Yandex Buys KinoPoisk, ‘Russia’s IMDb’, To Move Into Film Search And Recommendation

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Yandex, the search company often referred to as the Google of Russia, is today announcing its latest acquisition: KinoPoisk, an online film database known as “the IMDb of Russia” (after the Amazon-owned company that KinoPoisk recreated in Russia) with some 18.6 million visitors per month.

The move is a sign of how Yandex, following a route well walked by Google, is widening its bigger search service with another vertical category. The plan is to combine Yandex’s own search and personalization algorithms with KinoPoisk’s database to create a video recommendation service. This will include not just things to watch at home, combined with Yandex’s mapping services, places to go see them if the film in question is showing at a nearby cinema, with the option to buy a ticket — or buy the video direct from Yandex itself.

“Yandex is focused on providing the most comprehensive answers to users’ questions, including by offering them relevant recommendations,” said Dmitriy Stepanov, Head of Media Services at Yandex, in a statement. “More and more often, consumers are turning to the Internet to get ideas on what movies and TV shows to watch. In order to provide high quality answers, we need to have deep knowledge of the subject matter. KinoPoisk has a huge collection of Russian-language information about films, serials actors and directors, as well as users’ and experts’ reviews amassed over many years.”

For now, KinoPoisk continue to exist at is own eponymous site, but it looks like longer term the team behind the service (and possibly the service itself) will be integrated into Yandex.

The terms of the deal were not disclosed, but earlier this year, when KinoPoisk backer AlloCine was looking to sell its 40% stake, the company was valued at some $50 million and we understand that this is roughly the valuation today. Other past investors in the company, founded in 2003, included DST’s Yuri Milner (who sold his stake to AlloCine in 2009). In addition to KinoPoisk, the remaining 60% was owned by the two co-founders, Vitaly Tatsiy and Dmitry Sukhanov.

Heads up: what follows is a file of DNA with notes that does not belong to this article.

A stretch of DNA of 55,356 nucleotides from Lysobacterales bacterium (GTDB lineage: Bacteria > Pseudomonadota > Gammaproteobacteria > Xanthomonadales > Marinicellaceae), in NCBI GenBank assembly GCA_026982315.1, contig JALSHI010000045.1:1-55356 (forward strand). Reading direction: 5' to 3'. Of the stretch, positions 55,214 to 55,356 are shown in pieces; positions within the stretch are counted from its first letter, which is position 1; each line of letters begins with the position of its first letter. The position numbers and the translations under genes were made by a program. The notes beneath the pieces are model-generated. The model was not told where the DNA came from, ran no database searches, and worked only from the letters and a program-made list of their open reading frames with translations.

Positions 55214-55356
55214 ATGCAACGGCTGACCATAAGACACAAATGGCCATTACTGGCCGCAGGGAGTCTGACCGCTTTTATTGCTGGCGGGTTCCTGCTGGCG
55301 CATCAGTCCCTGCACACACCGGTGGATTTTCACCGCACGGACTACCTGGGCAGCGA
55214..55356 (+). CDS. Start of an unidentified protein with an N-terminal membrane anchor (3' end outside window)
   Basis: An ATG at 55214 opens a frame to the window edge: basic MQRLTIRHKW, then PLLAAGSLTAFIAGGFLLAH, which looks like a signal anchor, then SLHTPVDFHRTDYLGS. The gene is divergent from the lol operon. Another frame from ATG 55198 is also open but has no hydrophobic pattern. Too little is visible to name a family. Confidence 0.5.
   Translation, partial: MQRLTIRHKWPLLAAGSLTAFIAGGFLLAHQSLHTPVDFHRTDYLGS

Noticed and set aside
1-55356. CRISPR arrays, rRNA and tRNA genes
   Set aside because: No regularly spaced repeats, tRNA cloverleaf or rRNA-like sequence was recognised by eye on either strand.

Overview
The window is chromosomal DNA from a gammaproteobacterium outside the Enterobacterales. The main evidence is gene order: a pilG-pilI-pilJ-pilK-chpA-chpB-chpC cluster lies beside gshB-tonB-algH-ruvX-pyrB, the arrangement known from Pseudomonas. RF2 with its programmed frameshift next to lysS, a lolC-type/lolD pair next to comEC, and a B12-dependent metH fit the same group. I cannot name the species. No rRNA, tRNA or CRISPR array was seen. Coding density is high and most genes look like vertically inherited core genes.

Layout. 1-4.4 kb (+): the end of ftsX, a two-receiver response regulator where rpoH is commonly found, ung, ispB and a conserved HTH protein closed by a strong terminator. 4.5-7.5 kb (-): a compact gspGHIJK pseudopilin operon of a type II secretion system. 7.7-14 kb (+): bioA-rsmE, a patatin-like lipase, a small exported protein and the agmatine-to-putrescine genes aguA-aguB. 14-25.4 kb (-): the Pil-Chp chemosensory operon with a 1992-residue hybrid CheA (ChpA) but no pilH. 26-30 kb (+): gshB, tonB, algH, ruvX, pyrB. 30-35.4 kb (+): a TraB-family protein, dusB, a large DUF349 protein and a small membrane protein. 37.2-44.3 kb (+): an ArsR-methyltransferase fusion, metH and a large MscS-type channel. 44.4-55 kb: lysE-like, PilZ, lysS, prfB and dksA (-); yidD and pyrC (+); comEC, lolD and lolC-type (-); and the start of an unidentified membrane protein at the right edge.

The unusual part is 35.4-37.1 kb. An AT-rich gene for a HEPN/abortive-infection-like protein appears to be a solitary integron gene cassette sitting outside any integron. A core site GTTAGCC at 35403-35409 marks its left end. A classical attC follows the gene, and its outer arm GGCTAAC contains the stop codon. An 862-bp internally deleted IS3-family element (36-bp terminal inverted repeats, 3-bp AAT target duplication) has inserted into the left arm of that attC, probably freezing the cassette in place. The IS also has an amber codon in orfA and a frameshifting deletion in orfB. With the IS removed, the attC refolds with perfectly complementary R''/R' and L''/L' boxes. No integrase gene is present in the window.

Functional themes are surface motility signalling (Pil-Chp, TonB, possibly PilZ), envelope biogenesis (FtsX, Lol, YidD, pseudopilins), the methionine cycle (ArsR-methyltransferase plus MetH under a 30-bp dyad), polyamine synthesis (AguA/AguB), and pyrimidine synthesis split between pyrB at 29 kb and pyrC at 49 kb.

KinoPoisk’s 18.6 million monthly audience ranks it as the 14th-largest site in Russia, according to comScore. Like IMDb — the co-founders intentionally set out to create a version in Russian — the site aggregates all information video-related, including an archive directory of older video releases from film and TV, celebrity and entertainment news, trailers, film reviews, and tickets for live shows.

It will bring not just a new vertical into Yandex’s search services but also a dedicated audience for them. The site’s lifeblood are user-generated movie reviews and ratings, of which there are some 100 million already, with some 3 million new ones coming each month.

“Over the years, KinoPoisk has amassed an extremely comprehensive database of film information and recommendations,” said Tatsiy in a statement. “Yandex’s vast resources and technological expertise will help us to bring the recommendation service to a new level, extend its capabilities much more quickly and reach more cinema fans on a wide range of devices and platforms.”

Longer term, there were reports before today that KinoPoisk would make a move into hosting more video content of its own rather than sending users elsewhere to view it. That looks like something that Yandex plans, too. We understand that the search giant is currently in talks with “all major providers” of premium video services in Russia as it tries to put such a service in place. (Those providers include Ivi.ru, Gazprom’s RuTube and others.) Indeed, Yandex has been building out its premium content services in other areas, too, such as with its Yandex.Music streamed audio offering.

This deal comes on the heels of several other investments and acquisitions at Yandex. They include a $1 million, 25% stake in geophysics company Seismotech in June 2012; the purchase of SPB Software in December 2011; and the sale of some 75% of its Yandex.Money payment service to Sberbank in July 2013.